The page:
Posted on March 23, 2017, by Bryan Zarpentine
At the start of spring training, the New York Yankees starting rotation was one of the team’s biggest question marks, and less than two weeks until opening day, little has changed. To be fair, Masahiro Tanaka has been brilliant this spring, potentially giving the Yankees a bonafide ace in front of C.C. Sabathia and Michael Pineda. However, the final two spots in New York’s rotation are as unsettled now as they were at the start of spring training. The team assumed at least a couple pitchers would assert themselves over the course of the spring, but that has not been the case thus far.
“It’s not really ironing out that way,” Yankees manager Girardi says of pitchers earning spots during the spring season. “Your hope was you’d have two guys step up, clear-cut, dominate. It hasn’t been that way. There’s been some inconsistencies that you have to deal with. It’s still pretty wide open.”
The most disappointing pitcher involved in the competition has been Luis Severino. Many assumed he would lock down the no. 4 spot in the rotation, as he’s flashed high-end talent early in his career. However, Severino has posted a 5.06 ERA this spring and struggled with his control, leading the Yankees to think he may not be ready for a full-time job in the starting rotation.
“Sevvy has a lot of ability, but you have to maintain consistency at this level,” Girardi said of Severino. “You have to be able to slow things down and relax. There’s pressure pitching in New York.”
Things haven’t been much better for the trio of Luis Cessa, Adam Warren, and Bryan Mitchell, who could all find themselves in either triple-A or pitching out of the bullpen if they don’t make a statement late in spring. Cessa has been roughed up to the tune of a 6.52 ERA, making him a long shot to crack the rotation at this point. Warren may be best served in the bullpen, as the Yankees know he can be moved to a starting role if necessary. Mitchell, meanwhile, hasn’t quite dominated with a 3.86 ERA, but he has drawn some attention with a high strikeout rate this spring.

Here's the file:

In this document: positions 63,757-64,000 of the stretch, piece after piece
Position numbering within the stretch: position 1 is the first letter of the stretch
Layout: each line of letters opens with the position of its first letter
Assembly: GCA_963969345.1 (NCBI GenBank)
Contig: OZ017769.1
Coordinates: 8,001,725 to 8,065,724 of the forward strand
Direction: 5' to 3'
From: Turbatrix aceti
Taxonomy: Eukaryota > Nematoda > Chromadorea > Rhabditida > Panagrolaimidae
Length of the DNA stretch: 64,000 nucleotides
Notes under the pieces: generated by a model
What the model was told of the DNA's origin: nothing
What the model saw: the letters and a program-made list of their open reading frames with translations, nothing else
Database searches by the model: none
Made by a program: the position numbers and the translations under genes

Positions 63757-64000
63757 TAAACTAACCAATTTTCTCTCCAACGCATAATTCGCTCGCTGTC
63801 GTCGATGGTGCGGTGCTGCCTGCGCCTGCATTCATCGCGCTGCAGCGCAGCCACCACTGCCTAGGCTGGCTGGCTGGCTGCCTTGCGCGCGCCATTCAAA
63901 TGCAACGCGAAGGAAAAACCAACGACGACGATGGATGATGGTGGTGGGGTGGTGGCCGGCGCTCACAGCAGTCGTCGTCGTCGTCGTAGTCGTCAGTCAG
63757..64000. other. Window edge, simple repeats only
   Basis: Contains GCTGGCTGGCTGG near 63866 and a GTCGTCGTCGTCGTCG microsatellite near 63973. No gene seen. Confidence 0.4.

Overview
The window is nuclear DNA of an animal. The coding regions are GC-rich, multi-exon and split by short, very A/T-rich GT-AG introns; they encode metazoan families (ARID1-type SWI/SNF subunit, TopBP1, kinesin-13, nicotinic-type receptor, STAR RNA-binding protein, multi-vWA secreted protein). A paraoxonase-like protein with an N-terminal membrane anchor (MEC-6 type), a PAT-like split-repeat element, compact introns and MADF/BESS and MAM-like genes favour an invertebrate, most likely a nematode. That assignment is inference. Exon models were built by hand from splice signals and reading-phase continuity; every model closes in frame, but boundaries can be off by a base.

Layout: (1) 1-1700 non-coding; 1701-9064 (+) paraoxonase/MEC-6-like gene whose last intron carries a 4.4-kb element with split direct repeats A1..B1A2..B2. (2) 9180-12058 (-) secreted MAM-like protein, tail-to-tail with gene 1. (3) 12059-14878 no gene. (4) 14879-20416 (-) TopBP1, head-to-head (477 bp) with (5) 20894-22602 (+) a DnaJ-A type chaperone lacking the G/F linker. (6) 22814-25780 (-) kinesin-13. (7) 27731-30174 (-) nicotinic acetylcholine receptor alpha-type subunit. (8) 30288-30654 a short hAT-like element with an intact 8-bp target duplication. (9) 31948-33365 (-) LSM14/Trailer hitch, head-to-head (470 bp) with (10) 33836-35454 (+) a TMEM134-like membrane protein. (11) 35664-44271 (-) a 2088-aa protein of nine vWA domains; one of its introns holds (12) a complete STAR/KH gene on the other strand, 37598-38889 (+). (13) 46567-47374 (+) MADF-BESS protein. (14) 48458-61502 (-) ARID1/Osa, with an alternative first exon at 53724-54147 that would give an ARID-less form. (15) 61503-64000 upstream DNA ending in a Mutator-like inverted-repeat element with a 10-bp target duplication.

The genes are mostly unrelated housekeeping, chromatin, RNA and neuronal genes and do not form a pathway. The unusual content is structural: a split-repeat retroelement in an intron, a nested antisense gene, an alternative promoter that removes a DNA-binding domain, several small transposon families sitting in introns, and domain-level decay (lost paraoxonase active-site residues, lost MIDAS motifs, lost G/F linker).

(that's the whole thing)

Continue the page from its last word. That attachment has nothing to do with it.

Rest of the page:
If any pitcher has stood out the most, it may be Chad Green, who has produced a 1.50 ERA over 12 innings this spring. However, Green struggled as a starter with the Yankees last season and was far more effective in four relief outings with the club.
Finally, prospect Jordan Montgomery may have pitched his way into the competition after not necessarily being on the radar at the start of spring. The lefty was part of the no-hitter the team had in Tanaka’s start last week and has managed to catch the eye of Girardi and other members of the Yankees brass with a 3.68 ERA this spring.
Among those six candidates, the Yankees need to find at least one to start the season in the rotation, as they don’t necessarily need a fifth starter until midway through April. Nevertheless, they’ll eventually need at least two starters from that group of six in the rotation, and they have just seven spring training games left for the group to audition. Even with so little time left, the Yankees aren’t sure which way they’re leaning.
“I wouldn’t say (there are) favorites, no,” said Yankees GM Cashman about the competition. “I think the competition is still going on. This is the type of competition — listen, we have a number of different guys potentially in the same category that maybe this is a competition that continues throughout.”
Most of the six pitchers competing for the final two rotation spots are likely to start games for the Yankees at some point this season. However, it’s not a good sign that the club doesn’t have clarity on 40% of its starting rotation this close to the season. Not having that clarity only adds to the question marks surrounding the team’s rotation this late in the spring.